Vanessa Romo

Vanessa Romo is a reporter for NPR's News Desk. She covers breaking news on a wide range of topics, weighing in daily on everything from immigration and the treatment of migrant children, to a war-crimes trial where a witness claimed he was the actual killer, to an alleged sex cult. She has also covered the occasional cat-clinging-to-the-hood-of-a-car story.

Before her stint on the News Desk, Romo spent the early months of the Trump Administration on the Washington Desk covering stories about culture and politics – the voting habits of the post-millennial generation, the rise of Maxine Waters as a septuagenarian pop culture icon and DACA quinceañeras as Trump protests.

In 2016, she was at the core of the team that launched and produced The New York Times' first political podcast, The Run-Up with Michael Barbaro. Prior to that, Romo was a Spencer Education Fellow at Columbia University's School of Journalism where she began working on a radio documentary about a pilot program in Los Angeles teaching black and Latino students to code switch.

Romo has also traveled extensively through the Member station world in California and Washington. As the education reporter at Southern California Public Radio, she covered the region's K-12 school districts and higher education institutions and won the Education Writers Association first place award as well as a Regional Edward R. Murrow for Hard News Reporting.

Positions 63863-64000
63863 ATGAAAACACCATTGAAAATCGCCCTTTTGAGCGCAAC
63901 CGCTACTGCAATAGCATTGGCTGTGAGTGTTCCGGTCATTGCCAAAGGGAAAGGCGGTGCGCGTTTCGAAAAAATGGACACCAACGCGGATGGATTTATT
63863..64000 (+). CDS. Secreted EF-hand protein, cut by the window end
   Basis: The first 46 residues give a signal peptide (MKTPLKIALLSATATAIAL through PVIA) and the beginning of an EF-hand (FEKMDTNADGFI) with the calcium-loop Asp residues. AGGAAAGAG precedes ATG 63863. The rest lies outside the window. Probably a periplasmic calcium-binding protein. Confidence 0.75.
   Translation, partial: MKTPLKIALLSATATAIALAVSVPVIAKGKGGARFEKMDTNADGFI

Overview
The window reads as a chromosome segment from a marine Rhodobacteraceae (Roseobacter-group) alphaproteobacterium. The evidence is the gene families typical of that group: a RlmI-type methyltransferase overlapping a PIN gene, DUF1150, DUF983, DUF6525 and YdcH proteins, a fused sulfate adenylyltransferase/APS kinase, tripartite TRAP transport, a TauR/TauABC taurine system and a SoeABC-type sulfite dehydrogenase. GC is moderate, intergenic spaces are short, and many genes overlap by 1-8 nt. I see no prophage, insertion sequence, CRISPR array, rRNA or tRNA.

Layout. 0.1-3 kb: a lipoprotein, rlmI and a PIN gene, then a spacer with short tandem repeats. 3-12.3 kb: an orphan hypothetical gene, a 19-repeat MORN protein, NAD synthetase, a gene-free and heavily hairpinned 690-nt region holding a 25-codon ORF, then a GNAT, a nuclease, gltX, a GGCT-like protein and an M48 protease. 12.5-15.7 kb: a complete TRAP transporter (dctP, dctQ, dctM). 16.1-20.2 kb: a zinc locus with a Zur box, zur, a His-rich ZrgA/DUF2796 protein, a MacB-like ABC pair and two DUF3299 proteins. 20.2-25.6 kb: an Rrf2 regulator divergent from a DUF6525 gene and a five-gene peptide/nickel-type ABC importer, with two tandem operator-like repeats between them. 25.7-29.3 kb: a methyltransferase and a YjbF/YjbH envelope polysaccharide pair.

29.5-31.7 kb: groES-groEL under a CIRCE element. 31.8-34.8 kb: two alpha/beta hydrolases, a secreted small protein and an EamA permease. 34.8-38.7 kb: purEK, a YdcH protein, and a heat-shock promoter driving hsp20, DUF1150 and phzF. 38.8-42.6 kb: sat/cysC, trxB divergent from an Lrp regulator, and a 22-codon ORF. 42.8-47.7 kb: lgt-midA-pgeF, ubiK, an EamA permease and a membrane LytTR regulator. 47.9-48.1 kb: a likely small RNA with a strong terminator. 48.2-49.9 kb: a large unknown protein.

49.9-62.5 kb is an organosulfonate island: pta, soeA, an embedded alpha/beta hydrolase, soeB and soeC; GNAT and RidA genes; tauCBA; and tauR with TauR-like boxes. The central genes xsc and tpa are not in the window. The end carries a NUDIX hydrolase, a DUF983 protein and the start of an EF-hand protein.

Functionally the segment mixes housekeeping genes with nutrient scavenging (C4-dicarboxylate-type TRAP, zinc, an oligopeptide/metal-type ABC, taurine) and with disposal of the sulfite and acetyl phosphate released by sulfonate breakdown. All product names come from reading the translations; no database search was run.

Before that, she covered business and labor for Member station KNKX, keeping an eye on global companies including Amazon, Boeing, Starbucks and Microsoft.

A Los Angeles native, she is a graduate of Loyola Marymount University, where she received a degree in history. She also earned a master's degree in Journalism from NYU. She loves all things camaron-based.

A Utah bill that would reduce polygamy among consenting adults from a felony to an infraction — on par with a traffic ticket — was unanimously endorsed by a state Senate committee earlier this week, despite opposition from critics who argue the law could potentially protect abusers.

The move advances Senate Bill 102 to the full chamber for a vote.

"Vigorous enforcement of the law during the mid-twentieth century did not deter the practice of plural marriage," Sen. Deidre Henderson told NPR.

The Trump administration disbanded a controversial wildlife advisory board that was criticized for promoting the benefits of international big game hunting. Now, the government is calling on courts to kill a years-long lawsuit it spawned.

"The Council will not meet or conduct any business again, it can no longer be renewed, and there [is] no plan to establish another committee with a similar mission or scope in the future," the Department of the Interior explained in a court filing Friday.

After living in the U.S. for five years, cousins Walter T. and Gaspar T. were deported to their home country of El Salvador in 2019, where they were ripped from their beds one night and beaten by police, according to a new report by Human Rights Watch.

"They began beating us until we arrived at the police barracks," Gaspar said in interviews.

After nearly a month on the run, Lesotho's first lady was reportedly charged on Tuesday with the murder of her husband's first wife.

Maesaiah Thabane, 42, stands accused of killing Prime Minister Thomas Thabane's wife, Lipolelo, days before the his second inauguration ceremony in June 2017.

The former U.S. ambassador to Ukraine, Marie Yovanovitch, who accused the Trump administration of a "smear" campaign against her, has retired from the foreign service, NPR has learned.